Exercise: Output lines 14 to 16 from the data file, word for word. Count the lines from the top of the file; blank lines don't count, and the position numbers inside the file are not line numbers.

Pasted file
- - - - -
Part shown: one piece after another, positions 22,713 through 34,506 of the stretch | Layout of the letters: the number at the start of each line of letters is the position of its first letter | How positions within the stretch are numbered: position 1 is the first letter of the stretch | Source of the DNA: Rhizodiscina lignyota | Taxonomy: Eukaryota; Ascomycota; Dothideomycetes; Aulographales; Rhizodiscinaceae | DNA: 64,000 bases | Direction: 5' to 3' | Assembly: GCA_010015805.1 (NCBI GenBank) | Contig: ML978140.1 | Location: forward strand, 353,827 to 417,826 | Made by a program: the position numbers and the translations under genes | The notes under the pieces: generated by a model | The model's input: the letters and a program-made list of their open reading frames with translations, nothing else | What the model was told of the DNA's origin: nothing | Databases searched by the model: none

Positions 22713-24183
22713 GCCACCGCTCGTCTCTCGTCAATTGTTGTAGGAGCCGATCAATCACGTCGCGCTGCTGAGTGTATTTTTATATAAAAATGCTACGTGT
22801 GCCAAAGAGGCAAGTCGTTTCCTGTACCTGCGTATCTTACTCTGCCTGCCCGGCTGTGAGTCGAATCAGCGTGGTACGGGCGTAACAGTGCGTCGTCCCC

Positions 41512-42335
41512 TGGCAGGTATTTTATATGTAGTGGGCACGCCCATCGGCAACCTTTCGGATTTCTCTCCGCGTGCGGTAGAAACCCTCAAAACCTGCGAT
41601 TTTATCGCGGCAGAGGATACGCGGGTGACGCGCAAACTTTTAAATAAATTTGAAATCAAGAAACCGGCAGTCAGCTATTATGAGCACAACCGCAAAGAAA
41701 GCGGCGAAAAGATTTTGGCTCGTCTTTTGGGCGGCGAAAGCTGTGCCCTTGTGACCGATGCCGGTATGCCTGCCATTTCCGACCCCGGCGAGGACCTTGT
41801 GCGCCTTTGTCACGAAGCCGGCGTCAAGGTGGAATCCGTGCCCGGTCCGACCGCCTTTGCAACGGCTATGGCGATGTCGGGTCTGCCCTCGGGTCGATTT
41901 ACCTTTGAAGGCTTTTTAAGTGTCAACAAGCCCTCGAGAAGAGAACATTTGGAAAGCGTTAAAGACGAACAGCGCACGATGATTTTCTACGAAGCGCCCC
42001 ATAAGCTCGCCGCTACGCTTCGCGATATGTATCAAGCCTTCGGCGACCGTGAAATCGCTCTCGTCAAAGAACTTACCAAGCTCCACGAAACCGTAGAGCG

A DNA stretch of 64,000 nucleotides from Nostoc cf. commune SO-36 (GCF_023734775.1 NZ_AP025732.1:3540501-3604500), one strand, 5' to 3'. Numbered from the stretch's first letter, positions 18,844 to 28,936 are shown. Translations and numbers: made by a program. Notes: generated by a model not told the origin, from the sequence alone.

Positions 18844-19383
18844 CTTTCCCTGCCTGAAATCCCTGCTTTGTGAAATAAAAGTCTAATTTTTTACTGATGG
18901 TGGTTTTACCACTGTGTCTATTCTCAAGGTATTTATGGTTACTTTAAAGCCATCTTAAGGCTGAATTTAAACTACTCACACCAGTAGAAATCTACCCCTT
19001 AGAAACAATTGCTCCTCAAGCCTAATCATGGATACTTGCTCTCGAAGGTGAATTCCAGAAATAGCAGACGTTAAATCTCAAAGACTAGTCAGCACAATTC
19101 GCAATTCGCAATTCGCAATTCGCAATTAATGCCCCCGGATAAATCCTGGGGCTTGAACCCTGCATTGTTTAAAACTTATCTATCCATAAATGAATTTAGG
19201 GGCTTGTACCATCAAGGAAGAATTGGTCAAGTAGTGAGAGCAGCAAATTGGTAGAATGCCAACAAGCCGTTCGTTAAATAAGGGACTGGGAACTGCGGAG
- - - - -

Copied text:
18844 CTTTCCCTGCCTGAAATCCCTGCTTTGTGAAATAAAAGTCTAATTTTTTACTGATGG
18901 TGGTTTTACCACTGTGTCTATTCTCAAGGTATTTATGGTTACTTTAAAGCCATCTTAAGGCTGAATTTAAACTACTCACACCAGTAGAAATCTACCCCTT
19001 AGAAACAATTGCTCCTCAAGCCTAATCATGGATACTTGCTCTCGAAGGTGAATTCCAGAAATAGCAGACGTTAAATCTCAAAGACTAGTCAGCACAATTC